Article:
• Not administering or prescribing sufficient analgesic drugs post-operatively or prior to a painful procedure
  • Not using non-drug methods to help manage post-operative or procedural pain

There will be other examples you will be able to come up. Attempts have been made to identify adverse event indicators for paediatric post-operative and procedural pain [15] but these have proved difficult to implement in practice.

During the Twitter Chat we will discuss, among other things:

  1. Whether mismanaged pain should be treated as an adverse event.
  2. Whether treating mismanaged pain as an adverse event would help change practices and reduce the amount of pain patients experience.
  3. What pain-related events should be considered adverse events.
  4. Would having to invoke a hospital’s adverse event procedure if a patient experienced mismanaged pain encourage health care professionals to manage pain more effectively?
  5. When does acute pain become mismanaged/undertreated? Can we identify a point on a scale of 0-10?

Alison Twycross

Head of Department for Children’s Nursing and Reader in Children’s Pain Management

Department of Children’s Nursing, School of Health and Social Care

London South Bank University

References

  1. World Health Organisation, WHO Draft Guidelines for Adverse Event Reporting and Learning Systems: From Information to Action. 2005, WHO: Geneva.
  2. Chorney, J.M., P.J. McGrath, and G.A. Finley, Pain as the neglected adverse event. Canadian Medical Association Journal, 2010. 182(7): p. 732.
  3. Association of Paediatric Anaesthetists, Good Practice in Postoperative and Procedural Pain Management, 2nd edition. Pediatric Anesthesia, 2012. 22(S1): p. 1-79.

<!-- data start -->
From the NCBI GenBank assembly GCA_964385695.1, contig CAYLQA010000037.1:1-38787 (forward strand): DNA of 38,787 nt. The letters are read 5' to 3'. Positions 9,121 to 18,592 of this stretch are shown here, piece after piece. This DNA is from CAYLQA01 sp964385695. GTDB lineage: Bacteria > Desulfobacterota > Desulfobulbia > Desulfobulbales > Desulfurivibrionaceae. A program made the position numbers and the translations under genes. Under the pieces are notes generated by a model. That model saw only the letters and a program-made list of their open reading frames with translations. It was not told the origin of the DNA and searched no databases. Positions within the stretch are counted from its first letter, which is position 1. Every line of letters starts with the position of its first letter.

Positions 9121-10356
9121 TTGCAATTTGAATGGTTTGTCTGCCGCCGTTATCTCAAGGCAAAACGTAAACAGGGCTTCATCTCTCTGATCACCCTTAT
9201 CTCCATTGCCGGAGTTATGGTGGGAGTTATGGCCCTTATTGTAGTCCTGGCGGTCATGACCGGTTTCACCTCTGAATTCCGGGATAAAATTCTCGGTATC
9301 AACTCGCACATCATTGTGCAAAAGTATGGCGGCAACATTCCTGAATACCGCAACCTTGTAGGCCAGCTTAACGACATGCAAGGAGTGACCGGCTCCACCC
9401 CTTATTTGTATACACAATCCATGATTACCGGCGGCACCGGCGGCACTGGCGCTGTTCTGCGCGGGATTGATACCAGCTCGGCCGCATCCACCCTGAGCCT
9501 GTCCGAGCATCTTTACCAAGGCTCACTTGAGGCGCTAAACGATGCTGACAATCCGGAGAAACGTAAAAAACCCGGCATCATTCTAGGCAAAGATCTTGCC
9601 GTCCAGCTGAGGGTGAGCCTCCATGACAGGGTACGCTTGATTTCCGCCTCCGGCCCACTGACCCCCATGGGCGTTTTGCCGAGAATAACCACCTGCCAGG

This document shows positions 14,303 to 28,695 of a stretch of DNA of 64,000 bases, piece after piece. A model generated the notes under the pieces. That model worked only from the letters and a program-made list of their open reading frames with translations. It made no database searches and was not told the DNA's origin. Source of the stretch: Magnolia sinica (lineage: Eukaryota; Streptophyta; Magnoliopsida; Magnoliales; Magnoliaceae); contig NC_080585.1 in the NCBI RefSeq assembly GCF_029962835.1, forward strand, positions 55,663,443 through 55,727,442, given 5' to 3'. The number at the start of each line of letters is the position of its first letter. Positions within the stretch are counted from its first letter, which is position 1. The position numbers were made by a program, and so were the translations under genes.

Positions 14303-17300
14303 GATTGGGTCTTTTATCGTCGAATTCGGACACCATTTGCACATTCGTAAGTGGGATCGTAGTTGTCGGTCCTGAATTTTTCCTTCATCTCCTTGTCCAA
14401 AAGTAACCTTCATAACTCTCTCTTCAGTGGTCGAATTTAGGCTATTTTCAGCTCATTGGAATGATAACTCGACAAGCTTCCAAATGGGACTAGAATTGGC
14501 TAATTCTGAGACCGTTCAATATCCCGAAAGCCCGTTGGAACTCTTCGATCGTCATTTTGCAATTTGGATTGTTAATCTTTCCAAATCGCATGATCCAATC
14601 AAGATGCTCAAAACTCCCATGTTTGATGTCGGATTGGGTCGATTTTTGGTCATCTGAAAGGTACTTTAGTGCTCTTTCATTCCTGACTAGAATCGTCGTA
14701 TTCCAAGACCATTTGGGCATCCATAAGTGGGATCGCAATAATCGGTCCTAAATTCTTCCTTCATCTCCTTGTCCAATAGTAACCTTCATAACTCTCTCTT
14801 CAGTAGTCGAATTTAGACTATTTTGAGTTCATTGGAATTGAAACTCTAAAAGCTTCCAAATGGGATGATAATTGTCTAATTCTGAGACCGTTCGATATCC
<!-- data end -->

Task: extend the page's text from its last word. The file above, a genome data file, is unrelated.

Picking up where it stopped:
4. Birnie, K.A., et al., Hospitalized children continue to report undertreated and preventable pain. Pain Research and Management, 2014. 19(4): p. 198-204.
  5. Twycross, A. and G.A. Finley, Children’s and parents’ perceptions of postoperative pain management: A mixed methods study. Journal of Clinical Nursing, 2013. 22(21-22): p. 3095–3108.
  6. Gauthier, J.C., G.A. Finley, and P.J. McGrath, Children’s self-report of postoperative pain intensity and treatment: threshold: determining the adequacy of medication. Clinical Journal of Pain, 1998. 14(2): p. 116-120.
  7. Birnie, K.A., C.T. Chambers, and P.J. McGrath, When does pain matter? acknowledging the subjectivity of clinical signficance. Pain, 2012. 153(12): p. 2311-2314.
  8. Stevens, B.J., et al., Pain assessment and intensity in hospitalized children in Canada. The Journal of Pain, 2012. 13(9): p. 857-865.
  9. Twycross, A. and S. Collis, How Well Is Acute Pain In Children Managed? A Snapshot In One English Hospital. Pain Management Nursing, 2013. 14(4): p. e204-e215.
  10. Taddio, A. and J. Katz, The effects of early pain experience in neonates on pain responses in infancy and childhood. Pediatric Drugs, 2005. 7(4): p. 245-257.
  11. Anand, K.J.S., et al., Analgesia and sedation in preterm neonates who require ventilatory support: results from the NOPAIN trial. Archives of Pediatric Adolescent Medicine, 1999. 153(4): p. 331-338.
  12. Carr, D.B. and L.C. Goudas, . Acute pain. LANCET, 1999: p. 2051-2058.
  13. Kehlet , H., T.S. Jensen, and C.J. Woolf, Persistent postsurgical pain: risk factors and prevention. Lancet, 2006. 367: p. 1618-1625.
  14. Fortier, M.A., et al., Acute to chronic postoperative pain in children: Preliminary findings. Journal of Pediatric Surgery, 2011. 46(9): p. 1700-1705.
  15. Twycross, A., et al., A Delphi Study to Identify Adverse Event Indicators for Pediatric Post-operative and Procedural Pain. Pain Research and Management, 2013. 18(5): p. e68-e74.